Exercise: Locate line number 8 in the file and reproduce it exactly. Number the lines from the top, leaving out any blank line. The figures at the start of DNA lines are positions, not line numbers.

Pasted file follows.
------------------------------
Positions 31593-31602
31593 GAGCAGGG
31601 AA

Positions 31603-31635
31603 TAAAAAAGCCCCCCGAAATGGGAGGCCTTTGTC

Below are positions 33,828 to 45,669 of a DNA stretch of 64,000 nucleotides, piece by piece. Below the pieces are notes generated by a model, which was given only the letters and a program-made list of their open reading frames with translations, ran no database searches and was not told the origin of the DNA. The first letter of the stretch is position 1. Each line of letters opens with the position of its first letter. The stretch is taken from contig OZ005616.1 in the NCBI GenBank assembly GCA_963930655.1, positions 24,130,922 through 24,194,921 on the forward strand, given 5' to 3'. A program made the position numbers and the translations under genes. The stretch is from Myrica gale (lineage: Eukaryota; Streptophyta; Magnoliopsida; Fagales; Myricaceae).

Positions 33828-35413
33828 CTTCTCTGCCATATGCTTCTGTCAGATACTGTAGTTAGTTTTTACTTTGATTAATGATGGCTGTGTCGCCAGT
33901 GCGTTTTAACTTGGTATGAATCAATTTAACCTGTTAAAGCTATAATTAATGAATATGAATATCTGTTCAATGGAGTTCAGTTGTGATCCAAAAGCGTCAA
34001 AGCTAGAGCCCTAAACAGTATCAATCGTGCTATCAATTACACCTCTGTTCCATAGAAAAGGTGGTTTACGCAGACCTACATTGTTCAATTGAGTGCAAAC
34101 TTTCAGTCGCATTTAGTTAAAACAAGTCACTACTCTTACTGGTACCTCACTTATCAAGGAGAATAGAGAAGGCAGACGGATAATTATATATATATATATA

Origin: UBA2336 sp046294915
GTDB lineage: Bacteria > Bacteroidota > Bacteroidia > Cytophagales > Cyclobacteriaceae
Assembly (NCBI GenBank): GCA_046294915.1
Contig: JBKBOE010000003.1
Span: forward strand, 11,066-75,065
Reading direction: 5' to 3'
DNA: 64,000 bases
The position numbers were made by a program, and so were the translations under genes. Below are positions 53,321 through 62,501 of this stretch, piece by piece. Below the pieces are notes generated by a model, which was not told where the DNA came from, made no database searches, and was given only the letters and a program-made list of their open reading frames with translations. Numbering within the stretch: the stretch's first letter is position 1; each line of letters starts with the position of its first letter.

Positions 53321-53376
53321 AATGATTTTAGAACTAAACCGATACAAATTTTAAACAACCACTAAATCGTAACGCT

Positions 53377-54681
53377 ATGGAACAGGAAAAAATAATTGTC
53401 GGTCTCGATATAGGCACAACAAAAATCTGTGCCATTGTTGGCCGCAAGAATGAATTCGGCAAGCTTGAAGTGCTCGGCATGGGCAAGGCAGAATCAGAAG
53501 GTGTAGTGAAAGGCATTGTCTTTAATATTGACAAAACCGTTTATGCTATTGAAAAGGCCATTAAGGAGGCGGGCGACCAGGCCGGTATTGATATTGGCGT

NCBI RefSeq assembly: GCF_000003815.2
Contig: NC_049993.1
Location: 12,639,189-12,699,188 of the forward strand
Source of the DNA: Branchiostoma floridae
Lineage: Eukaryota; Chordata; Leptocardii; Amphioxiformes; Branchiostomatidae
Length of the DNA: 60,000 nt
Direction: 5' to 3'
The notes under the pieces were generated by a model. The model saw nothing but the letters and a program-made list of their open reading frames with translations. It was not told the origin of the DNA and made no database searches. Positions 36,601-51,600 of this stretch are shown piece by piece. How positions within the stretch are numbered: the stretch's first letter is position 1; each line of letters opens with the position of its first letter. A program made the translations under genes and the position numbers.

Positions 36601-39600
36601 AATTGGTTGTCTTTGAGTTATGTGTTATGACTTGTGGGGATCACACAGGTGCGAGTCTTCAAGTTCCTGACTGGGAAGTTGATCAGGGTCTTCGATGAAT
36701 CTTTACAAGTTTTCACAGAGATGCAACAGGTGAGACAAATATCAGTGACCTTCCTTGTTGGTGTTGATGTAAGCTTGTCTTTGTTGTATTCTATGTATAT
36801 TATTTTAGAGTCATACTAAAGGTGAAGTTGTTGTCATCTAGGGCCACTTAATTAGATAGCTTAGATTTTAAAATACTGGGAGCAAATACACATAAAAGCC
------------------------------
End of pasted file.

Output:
33828 CTTCTCTGCCATATGCTTCTGTCAGATACTGTAGTTAGTTTTTACTTTGATTAATGATGGCTGTGTCGCCAGT